Remember the days when you didn’t have a cellphone? Life was easier and cheaper then. We had less stress. We had to plan our days around whether we needed to stop for milk and bread on the way home, and if we got home and found out our spouse forgot to call us at the office to ask us to stop and get milk and bread, we’d grumble a little, put our parkas back on (this was also pre-Climate Change / -Global Warming) and run down to the Wawa to get us some milk and bread. We also didn’t have to worry about the Shannon’s and Jeremy’s of the world crashing into us while they texted with the BFF's about the latest Foster the People CD on their way home from the library.
I loved those days.
According to the Wall Street Journal, the US Department of Labor released figures last fall indicating that spending on phone services rose more than 4% in the previous twelve months, the fastest rate since 2005. Even though most of us have had to drastically cut back on our spending and household budgets over the past four years, most of us are now spending $200 every twelve months for the latest Smartphone and then spending around $100 per phone a month (few families have only one cell phone, with most family members having their own phone). You are probably thinking right now "I can't live without my cellphone," but you actually can, you just chose not to live without it. According to the same DOL report, the average household's annual spending on telephone services rose to $1,226 in 2011 from $1,110 in 2007, when Apple Inc.'s iPhone first appeared.
We are busting our family budgets so we can guarantee constant, annoying contact for ourselves, our spouses and our collective Jeremys and Shannons at the same time we are spending $2.2 billion a year to provide cellphones free to other people.
Families with more than one Smartphone are now paying up to $4,000 a year for their cell service – far eclipsing our cable and Internet bills and in some cases our other utility bills as well.
Carriers like Verizon and AT&T count on increasing speeds to drive business knowing that as the technology improves the public’s demand for the next big thing will remain insatiable. According to a report in the Wall Street Journal, US wireless carriers brought in $22 billion in revenue selling services such as mobile email and Web browsing in 2007. By 2011, data revenue had jumped to $59 billion. By 2017, UBS expects carriers to be pulling in an additional $50 billion a year.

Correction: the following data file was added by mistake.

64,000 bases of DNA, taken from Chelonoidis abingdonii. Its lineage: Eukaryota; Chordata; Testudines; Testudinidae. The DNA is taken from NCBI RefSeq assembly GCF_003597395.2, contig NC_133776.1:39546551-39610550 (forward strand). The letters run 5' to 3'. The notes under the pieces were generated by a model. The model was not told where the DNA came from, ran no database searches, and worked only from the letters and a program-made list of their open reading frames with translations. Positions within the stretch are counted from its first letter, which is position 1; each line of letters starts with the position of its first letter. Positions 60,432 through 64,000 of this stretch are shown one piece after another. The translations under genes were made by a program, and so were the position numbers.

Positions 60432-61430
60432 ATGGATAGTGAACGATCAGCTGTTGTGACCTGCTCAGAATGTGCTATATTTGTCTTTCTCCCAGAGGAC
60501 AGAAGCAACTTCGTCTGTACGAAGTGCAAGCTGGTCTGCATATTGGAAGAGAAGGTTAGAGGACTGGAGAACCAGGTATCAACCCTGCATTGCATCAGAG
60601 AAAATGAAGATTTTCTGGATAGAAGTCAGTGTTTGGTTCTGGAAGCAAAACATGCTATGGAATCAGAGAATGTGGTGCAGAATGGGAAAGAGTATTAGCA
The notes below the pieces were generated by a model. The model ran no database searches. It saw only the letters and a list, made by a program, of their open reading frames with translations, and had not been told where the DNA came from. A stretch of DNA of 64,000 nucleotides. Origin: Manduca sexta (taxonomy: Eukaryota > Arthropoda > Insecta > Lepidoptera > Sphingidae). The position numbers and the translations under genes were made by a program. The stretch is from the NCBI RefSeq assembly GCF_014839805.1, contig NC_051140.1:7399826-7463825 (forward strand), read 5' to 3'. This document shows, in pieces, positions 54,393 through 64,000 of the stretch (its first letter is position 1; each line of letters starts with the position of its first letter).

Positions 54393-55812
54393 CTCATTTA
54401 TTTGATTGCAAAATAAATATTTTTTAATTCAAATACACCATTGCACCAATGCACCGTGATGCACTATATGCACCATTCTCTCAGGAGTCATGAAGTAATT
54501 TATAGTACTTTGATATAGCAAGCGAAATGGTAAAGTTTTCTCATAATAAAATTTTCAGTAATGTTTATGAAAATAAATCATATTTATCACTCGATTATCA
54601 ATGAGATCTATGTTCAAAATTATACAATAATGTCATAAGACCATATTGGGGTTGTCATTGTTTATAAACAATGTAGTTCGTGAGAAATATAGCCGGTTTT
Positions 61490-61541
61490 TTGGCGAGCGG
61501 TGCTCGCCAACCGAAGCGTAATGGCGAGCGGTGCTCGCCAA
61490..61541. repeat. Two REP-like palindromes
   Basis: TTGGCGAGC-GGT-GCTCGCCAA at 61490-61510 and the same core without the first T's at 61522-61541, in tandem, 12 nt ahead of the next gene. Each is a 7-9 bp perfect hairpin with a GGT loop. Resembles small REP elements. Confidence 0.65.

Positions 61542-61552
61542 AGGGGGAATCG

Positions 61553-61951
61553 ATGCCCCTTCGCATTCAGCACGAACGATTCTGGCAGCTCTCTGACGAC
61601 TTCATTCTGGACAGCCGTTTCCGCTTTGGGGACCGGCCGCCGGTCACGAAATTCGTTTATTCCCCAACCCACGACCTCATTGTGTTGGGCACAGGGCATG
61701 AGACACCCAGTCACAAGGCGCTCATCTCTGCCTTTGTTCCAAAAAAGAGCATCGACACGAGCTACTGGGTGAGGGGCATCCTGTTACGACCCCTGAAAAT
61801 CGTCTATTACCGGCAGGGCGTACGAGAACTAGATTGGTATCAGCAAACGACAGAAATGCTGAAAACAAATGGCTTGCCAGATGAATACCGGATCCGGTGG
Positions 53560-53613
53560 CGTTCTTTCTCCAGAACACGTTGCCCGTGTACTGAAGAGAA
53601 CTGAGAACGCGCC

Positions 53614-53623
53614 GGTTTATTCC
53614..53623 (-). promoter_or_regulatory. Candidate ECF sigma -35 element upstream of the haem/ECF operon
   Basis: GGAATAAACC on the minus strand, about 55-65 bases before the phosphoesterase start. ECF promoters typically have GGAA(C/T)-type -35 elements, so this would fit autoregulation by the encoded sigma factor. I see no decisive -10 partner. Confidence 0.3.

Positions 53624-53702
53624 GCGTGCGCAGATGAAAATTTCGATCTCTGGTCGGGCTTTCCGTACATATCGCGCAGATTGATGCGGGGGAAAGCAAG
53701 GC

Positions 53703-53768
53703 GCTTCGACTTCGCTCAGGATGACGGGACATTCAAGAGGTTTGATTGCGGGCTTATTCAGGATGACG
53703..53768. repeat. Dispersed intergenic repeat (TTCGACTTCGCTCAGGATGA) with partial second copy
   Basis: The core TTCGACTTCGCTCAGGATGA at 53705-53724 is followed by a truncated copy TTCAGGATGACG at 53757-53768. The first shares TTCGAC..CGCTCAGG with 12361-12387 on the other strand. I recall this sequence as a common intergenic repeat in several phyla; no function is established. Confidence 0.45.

Families across the country are cutting back on other life-style choices like vacations and dining, and in some cases even necessities like food and home repair because of increased spending on what is little more than luxury. Seriously, who really needs a Smartphone? Driven by relentless advertising, we have enslaved ourselves to the gadgets in our pockets. I know what you're thinking but that was a different decade, and we didn't have cellphones so we actually had to engage with people face-to-face.
Now a report in today’s Wall Street Journal states that the “US government spent about $2.2 billion last year to provide phones to low-income Americans, but a [review] of the program shows that a large number of those who received the phones haven't proved they are eligible to receive them.”
After the FCC tightened its requirement rules last year, the agency estimated that 15% of participants would be weeded out. However, a review of the program by the FCC at the request of the Wall Street Journal showed that 41% of their more than six million subscribers either couldn't demonstrate their eligibility or didn't respond to requests for certification.
The program is administered by the non-profit Universal Service Administration (U.S.A. for those of you not fully paying attention) and participants qualify if they are on food stamps, Medicaid or other assistance programs. The U.S.A. program pays carriers $9.25 per month per customer toward free or discounted wireless service. Proponents of the plan say it is necessary now that phone booths have gone the way of a prosperous American economy, and that without the free cellphones disadvantaged people would not be able to call police in the event of an emergency.
The program is funded by private cell phone subscribers (you and me) who are hit with a surcharge that averages of $2.50 per month, per household.
As a country, how broke can we be if we are paying up to $4,000 a year to stay connected to kitty pictures and the tipsy musings of middle-aged adults on another lonely Saturday night on Facebook while we are subsidizing the same unnecessary wastes of time and money for those who would rather not pony up for their own phones?
We're either broke and stupid, or not broke and comfortable whining about being broke.